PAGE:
Salve Brazil!: From Spiritism to Umbanda, Candomble, Quimbanda
Delve into a fascinating cultural force and deeply spiritual tradition that comprises the axe--power--of Brazilian magickal religions. Followers of all paths will find something unique to incorporate into their lives.
Last time I promised I would start going through all of the orixás one-by-one, giving you their characteristics and more information. So today I’m starting with OGUM
Those of you who speak Spanish will know this formidable orixá as OGUN. However, in Portuguese, it is spelled with an “m.” Both “m” and “n” are not pronounced like actual letters at the end of a word or syllable; rather, they are signs of nasalization of the previous vowel. So you pronounce the name like Ogoo as in fool without the l and like you’re speaking through your nose. You never actually close your mouth over the “m.”
Ogum is the orixá of war, a kind of Aries/Mars figure. They say of him that in the great battlefield of life, he is the Field Marshall. I have certainly felt like I’ve needed a field marshall to gallop to my aid in getting these blogs posted!
He is a protector entity, so you will see his statue in small stores, usually on a shelf above and behind the counter, often with a votive candle burning by his image. In Roman Catholicism, he is syncretized with São Jorge, St. George, the Dragonslayer. So you will see him helmeted with a sword astride a white horse.
Ogum represents the uncontrollably dominating force of movement. Although he is severe, bellicose, rigid and all-controlling, sometimes even to the point of cruelty, he is the most responsible of the orixás, which is saying quite a lot.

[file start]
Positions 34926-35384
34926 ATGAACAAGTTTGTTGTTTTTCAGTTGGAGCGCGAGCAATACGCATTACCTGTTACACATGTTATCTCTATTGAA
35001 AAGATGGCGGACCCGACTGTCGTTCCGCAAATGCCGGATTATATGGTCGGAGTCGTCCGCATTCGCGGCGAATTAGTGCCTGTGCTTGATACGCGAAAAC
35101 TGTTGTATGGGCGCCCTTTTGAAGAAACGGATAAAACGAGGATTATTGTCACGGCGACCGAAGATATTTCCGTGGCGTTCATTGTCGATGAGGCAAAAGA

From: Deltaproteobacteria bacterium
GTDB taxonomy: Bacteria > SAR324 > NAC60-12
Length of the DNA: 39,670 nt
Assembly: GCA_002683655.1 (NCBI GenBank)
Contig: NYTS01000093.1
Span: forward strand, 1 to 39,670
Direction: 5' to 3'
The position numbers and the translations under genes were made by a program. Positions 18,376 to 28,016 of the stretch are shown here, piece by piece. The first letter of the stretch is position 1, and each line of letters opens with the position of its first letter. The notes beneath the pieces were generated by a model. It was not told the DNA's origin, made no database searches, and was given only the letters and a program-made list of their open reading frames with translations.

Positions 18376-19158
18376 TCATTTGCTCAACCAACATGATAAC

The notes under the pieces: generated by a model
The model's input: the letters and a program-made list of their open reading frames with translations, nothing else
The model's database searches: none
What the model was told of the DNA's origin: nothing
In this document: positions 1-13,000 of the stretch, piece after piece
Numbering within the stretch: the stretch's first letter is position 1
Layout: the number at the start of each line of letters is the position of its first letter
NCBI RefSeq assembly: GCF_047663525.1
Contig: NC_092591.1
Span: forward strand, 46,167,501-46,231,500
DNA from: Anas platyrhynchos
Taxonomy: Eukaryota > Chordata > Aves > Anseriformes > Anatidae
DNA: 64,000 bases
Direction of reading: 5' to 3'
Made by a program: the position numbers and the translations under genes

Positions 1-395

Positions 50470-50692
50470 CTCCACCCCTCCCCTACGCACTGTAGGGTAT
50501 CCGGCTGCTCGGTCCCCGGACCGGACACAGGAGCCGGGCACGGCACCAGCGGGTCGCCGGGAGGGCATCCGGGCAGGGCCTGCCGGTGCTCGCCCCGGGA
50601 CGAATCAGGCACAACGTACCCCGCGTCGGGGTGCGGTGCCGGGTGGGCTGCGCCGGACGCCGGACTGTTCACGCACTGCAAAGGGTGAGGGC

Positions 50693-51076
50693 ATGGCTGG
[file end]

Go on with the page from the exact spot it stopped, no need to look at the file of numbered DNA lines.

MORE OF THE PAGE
He strives to keep his family safe and secure and together, which is something that the poor and destitute have a difficult time managing. Thus he proves himself to be a compassionate, understanding father figure and a noble lord. He will shame absent fathers into coming back into the fold and taking care of his wife and children.
Ogum also commands respect as the guardian of agriculture and what is known as the “black volcano,” from which he forges steel and iron.
People usually feel his presence at intense moments in life—like when you’re on an airplane that has to make a hard landing or when you see a car barreling toward you on the road. He is often present at the moment of death. His is the sharp cry of anger or pain, the clanging of the fire engine that shatters the stillness of the night, the sound of the jack hammers pounding away at erecting buildings, the detonation of a bomb. His home is the automotive plant, the barracks, the arms factory and the workshop.
Ogum protects soldiers, construction workers, dentists, truck and bus drivers, anyone who must assay a long journey. Call upon him when you find yourself in danger.
More on his foods, dress and other characteristics in my next blog. Hopefully this photo of him will post as well.
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